Among those notable effects of arsenic and MNPLs (co)exposure in our system, we have found a significant induction of both total and oxidative DNA damage. Arsenic is a well-known genotoxic compound and one of its most studied mechanisms of action is the induction of ROS and oxidative stress . In addition, plenty of those studies reporting adverse effects of MNPLs have detected increased ROS levels and DNA damage after short-term exposures [10–12, 46]. Concordantly, with the analysis of the long-term effects of the exposure to PSNPLs, AsIII, and PSNPLs/AsIII we found a significant increase in the total and oxidative DNA damage when compared with passage-matched AsTC (see Figure 4). Interestingly, the oxidative damage derived from the PSNPLs/AsIII co-exposure is significantly higher than that observed after single exposures (see Figure 4B). This effect of contaminant mixtures enhancing arsenic-induced oxidative stress and genotoxicity has also been recently reported after short-term exposures when analyzing the impact of the co-exposure to AsIII/TiO2NPs , AsIII/SiO2NPs , and AsIII/polystyrene microplastics . Therefore, our results and those from other groups contribute to support the existence of positive interactions between contaminants.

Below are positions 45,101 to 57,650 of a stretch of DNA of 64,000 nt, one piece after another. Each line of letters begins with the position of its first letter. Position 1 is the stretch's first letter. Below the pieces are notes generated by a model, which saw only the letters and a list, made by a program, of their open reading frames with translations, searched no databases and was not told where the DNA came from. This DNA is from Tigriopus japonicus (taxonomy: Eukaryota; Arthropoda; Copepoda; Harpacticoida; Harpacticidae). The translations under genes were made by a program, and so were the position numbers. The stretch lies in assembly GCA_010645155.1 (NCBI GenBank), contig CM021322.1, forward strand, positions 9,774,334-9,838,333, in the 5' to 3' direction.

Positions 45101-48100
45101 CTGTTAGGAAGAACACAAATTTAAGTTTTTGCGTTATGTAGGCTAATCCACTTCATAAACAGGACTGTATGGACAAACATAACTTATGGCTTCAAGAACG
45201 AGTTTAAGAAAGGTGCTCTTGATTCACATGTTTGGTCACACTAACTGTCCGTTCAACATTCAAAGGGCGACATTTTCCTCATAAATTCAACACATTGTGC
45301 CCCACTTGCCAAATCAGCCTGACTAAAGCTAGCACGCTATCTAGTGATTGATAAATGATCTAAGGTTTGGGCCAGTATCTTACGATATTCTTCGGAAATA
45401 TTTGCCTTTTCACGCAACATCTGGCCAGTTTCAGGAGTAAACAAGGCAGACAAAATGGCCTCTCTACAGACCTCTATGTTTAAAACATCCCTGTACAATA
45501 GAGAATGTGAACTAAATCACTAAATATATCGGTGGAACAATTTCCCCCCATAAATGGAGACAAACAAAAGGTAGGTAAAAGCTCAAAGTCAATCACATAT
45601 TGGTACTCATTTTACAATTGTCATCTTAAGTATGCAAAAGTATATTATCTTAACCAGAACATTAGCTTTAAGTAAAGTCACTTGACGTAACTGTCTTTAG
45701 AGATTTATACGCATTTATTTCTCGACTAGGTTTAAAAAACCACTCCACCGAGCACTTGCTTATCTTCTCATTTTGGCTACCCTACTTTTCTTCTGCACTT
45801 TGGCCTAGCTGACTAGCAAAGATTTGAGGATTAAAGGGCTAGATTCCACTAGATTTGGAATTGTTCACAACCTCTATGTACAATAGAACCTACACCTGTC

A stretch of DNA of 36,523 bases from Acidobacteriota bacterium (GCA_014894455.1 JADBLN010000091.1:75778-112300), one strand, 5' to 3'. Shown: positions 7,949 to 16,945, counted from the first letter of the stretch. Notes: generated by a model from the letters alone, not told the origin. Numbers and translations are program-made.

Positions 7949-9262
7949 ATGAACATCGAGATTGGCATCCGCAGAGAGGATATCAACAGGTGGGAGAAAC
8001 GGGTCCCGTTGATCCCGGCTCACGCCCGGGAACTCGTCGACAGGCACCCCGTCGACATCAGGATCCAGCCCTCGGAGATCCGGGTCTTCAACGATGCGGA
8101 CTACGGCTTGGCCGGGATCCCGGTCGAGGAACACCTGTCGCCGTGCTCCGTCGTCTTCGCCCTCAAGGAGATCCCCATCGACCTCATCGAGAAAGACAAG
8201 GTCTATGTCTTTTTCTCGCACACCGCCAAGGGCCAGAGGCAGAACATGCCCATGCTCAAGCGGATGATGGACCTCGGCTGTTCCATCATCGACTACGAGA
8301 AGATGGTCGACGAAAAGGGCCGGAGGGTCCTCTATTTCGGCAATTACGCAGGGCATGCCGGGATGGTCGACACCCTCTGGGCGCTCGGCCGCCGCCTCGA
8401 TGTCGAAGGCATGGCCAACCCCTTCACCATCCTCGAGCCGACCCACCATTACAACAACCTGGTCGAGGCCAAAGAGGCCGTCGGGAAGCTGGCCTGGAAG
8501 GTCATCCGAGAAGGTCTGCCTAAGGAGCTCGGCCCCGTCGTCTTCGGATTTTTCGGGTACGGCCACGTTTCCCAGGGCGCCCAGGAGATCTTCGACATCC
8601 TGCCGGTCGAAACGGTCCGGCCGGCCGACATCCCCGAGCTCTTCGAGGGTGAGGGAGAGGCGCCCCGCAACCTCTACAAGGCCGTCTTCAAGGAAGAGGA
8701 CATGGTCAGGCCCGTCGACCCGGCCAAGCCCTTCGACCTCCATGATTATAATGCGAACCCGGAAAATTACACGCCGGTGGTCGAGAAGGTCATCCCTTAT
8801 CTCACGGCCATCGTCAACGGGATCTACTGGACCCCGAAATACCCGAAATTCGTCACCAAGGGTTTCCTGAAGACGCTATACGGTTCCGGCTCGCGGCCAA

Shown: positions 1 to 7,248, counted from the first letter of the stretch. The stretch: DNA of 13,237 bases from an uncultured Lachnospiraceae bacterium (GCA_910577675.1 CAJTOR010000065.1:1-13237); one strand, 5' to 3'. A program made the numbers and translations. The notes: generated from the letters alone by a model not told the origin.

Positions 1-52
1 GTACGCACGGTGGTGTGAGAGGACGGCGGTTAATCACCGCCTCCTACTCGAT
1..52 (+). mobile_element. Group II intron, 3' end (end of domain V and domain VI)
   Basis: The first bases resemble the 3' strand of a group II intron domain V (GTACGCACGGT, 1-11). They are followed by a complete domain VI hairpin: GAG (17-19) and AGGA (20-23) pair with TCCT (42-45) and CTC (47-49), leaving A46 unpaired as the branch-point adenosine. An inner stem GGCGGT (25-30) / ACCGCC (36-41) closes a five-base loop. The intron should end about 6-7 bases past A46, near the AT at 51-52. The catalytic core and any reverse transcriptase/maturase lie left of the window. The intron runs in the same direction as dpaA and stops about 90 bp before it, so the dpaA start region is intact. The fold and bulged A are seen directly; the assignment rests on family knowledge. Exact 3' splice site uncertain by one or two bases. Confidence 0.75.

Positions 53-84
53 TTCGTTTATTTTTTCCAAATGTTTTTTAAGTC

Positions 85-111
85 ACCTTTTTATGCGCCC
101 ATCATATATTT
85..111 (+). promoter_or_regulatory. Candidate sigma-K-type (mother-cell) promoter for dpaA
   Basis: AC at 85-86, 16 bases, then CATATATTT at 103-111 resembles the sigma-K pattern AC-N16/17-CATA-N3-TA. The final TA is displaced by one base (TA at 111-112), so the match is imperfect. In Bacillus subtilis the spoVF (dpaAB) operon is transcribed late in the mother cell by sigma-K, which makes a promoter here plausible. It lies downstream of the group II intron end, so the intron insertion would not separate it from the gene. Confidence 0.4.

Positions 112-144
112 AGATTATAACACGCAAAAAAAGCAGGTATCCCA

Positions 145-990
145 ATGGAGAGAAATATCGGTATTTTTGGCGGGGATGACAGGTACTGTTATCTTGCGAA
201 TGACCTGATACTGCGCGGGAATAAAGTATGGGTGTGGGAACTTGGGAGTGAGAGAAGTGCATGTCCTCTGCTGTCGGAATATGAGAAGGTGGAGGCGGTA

Remarkably, the positive interaction between AsIII and PSNPLs also adds to the aggressiveness of the arsenic-induced oncogenic phenotype. Arsenic capacity to drive in vitro carcinogenicity is well established , while this potential aspect of MNPLs' long-term impact has not been explored up to date. In in vitro studies, the usefulness of a battery of cancer hallmarks to assess the transformed status of cells has been proposed . These include morphological changes, accelerated proliferation, secretome alterations, metastatic potential, and deregulation of the differentiation status. The measure of these features has been proven useful to assess arsenic-induced carcinogenesis before [50–52]. In the present study passage-matched AsTC that, as previously mentioned meet all endpoints, display an evident transformed phenotype . Interestingly, according to our data, these hallmarks remain unchanged for AsTC subjected to 12 weeks of PSNPLs or AsIII single exposure but are significantly enhanced under PSNPLs/AsIII co-exposure settings. The increment on the proportion of spindle-like cells within the population (see Figure 5A and B), and especially the dramatically increased capacity of cells to grow independently of anchorage (see Figure 6A), migrate (see Figure 6B), and invade (see Figure 6C) confirm the co-exposure-mediated acquisition of a further aggressive transformed phenotype. To better characterize the oncogenic features of the (co)exposed AsTC, we evaluated their tumorsphere-forming ability as a marker of the stemness status in our cell population. Different studies have linked the conversion of non-stem cells to cancer stem cells with carcinogenesis , and, specifically, with arsenic-induced carcinogenesis [54–57]. However, we did not find significant differences under the different exposure scenarios tested, thus stemness induction seems not to be the mechanism by which PSNPLs/AsIII promotes tumor aggressiveness. Taken together, these findings highlight the urgent need to explore MNPLs’ long-term effects and their potential role as co-carcinogens with other environmental pollutants.